Updated 

Racing industry can’t bear subsidy cut


There is a growing political sentiment, right or wrong, that state-mandated casino subsidies to the horse racing industry should be stopped. Or at least reduced.

Horse racing in these states must feel like a scorned woman cast aside for a younger, more attractive trophy wife.

This outcome was predictable with most states having revenue shortfalls. Most refuse to cut expenses, unless it’s in entitlement programs for the needy. They would rather raise taxes or, in the case of horse racing, take away money that had been legislated accordingly.

It is convenient to forget why slot machines and horse racing are so intertwined in the first place. In many states, the horse racing industry did the dirty work in getting legislation passed to allow casino gambling. It deserved a share of the proceeds because horse racing was giving up its legal gambling monopoly.

Second, since there was already legal pari-mutuel gambling, adding casino games at a racetrack was no stretch. If you weren’t going to build a destination casino, with a hotel, restaurants and shopping, a racetrack was a good place to put slot machines.

Third, there was the NIMBY (“not in my backyard”) factor. While residents liked the idea of a voluntary tax such as casino gambling, they did not want a casino in their neighborhood. You see this in public referendums near and far.

Bottom line, if the horse industry in these states loses its subsidy or sees it reduced, it will be a fiscal punch in the solar plexus.

The last time I looked, subsidies is not a dirty word in government. For example, the federal government pays almost $30 billion in farm subsidies a year.

The horse industry has an economic impact similar to viewing an iceberg. All the public sees is the tip, meaning the racehorses at the racetrack.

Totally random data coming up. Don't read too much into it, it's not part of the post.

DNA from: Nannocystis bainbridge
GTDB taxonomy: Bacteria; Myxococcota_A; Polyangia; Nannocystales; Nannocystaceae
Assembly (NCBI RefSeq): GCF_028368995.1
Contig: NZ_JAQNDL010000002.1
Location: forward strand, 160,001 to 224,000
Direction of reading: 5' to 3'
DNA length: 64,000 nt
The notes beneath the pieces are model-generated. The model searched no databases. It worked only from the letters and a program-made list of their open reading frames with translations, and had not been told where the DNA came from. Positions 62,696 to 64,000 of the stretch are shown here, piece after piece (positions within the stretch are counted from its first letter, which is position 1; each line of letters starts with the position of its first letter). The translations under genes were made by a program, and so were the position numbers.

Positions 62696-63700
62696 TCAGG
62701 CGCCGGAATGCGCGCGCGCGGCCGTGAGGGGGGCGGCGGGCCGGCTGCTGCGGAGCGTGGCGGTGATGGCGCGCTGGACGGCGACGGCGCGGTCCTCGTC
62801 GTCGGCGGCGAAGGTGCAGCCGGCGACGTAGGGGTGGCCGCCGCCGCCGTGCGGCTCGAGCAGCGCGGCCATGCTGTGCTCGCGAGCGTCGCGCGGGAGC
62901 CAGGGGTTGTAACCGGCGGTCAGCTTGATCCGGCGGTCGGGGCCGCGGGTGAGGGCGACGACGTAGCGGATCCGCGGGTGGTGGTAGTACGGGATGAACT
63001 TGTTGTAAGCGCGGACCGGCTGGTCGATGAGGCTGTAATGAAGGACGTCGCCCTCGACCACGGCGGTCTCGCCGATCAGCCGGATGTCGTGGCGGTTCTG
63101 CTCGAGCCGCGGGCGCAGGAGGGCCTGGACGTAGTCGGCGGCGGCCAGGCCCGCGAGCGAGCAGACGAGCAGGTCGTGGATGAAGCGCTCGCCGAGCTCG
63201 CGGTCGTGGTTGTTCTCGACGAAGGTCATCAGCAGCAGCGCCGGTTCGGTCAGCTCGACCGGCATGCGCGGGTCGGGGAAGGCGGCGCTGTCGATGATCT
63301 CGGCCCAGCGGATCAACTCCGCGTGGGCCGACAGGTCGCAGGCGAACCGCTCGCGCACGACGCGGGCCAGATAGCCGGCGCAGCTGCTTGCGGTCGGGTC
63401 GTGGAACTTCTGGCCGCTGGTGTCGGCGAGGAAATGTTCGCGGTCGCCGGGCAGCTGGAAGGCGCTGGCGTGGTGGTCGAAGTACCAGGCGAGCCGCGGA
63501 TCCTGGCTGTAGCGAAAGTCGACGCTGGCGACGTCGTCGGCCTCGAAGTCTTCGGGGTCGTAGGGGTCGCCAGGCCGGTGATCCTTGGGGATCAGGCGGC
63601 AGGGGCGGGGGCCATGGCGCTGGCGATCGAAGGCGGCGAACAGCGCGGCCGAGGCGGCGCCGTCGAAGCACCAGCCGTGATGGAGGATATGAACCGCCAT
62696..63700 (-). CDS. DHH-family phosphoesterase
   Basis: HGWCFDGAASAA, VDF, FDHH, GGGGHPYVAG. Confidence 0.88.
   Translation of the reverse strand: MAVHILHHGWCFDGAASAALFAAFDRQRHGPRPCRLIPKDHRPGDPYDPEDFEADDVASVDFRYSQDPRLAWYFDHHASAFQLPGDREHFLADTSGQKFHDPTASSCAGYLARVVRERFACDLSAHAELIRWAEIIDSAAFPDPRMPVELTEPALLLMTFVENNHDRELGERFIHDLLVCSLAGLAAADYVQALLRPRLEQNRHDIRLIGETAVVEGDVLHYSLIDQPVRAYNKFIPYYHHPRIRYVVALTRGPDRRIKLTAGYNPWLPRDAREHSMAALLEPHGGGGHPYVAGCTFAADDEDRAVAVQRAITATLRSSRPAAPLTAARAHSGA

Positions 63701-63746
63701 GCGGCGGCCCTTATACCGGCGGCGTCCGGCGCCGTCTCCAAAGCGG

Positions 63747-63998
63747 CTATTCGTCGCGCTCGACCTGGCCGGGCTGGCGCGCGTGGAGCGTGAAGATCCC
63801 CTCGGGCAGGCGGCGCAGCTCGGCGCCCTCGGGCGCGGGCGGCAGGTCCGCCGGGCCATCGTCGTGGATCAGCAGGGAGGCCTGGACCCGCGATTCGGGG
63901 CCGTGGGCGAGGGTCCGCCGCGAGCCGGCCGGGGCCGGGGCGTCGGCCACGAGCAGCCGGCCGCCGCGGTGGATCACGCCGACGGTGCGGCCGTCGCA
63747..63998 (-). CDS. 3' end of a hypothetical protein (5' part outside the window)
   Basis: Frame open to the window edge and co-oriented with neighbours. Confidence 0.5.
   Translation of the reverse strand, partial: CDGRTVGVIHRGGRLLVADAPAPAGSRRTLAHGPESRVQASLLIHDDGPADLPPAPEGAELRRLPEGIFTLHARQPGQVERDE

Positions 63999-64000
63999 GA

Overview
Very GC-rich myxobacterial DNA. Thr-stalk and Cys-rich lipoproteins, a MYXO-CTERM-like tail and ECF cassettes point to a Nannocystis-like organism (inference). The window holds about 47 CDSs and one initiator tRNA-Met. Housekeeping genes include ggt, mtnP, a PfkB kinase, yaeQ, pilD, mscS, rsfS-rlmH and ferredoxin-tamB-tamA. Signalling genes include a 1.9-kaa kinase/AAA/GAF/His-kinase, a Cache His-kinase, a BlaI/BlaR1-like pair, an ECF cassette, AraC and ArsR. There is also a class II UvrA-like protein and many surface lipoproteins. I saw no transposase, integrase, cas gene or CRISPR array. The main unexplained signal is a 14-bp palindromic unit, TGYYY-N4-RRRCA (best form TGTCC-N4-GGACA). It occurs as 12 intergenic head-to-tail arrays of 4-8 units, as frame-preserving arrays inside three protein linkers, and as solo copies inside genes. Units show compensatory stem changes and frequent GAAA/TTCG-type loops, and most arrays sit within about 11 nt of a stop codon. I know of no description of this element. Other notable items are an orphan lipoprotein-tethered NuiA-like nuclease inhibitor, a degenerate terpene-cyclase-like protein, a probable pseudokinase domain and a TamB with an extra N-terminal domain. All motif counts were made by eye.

In reality, there are so many supporting industries below the surface that a loss of subsidy would have a devastating economic impact nationally.

■ ECLIPSE AWARDS — The Eclipse Awards will be televised live from Gulfstream Park at 5 p.m. Saturday on HRTV. Jeannine Edwards of ESPN will host.

■ ’HORSEPLAYERS’ — A new series, “Horseplayers,” will debut Jan. 21 on the Esquire Network.

“Horseplayers” will follow a group of handicappers headed by past National Handicapping Championship winners Michael Beychok (2012) and John Conte (2009). The backdrop will be them competing in big-money handicapping tournaments from coast to coast.

If reality shows such as “Baggage Battles” and “Storage Wars” can develop a following, why can’t “Horseplayers”? Picking winners has to be as interesting as eyeballing a piece of luggage or a storage bin.

■ TREASURE ISLAND — Five seats will be up for grabs Thursday in an NHC Last Chance Qualifier at Treasure Island. It’s the final opportunity to qualify for the DRF/NTRA NHC from Jan. 24 to 26 at Treasure Island.

Richard Eng’s horse racing column is published Friday in the Las Vegas Review-Journal. He can be reached at rich_eng@hotmail.com. Follow him on Twitter: @richeng4propick.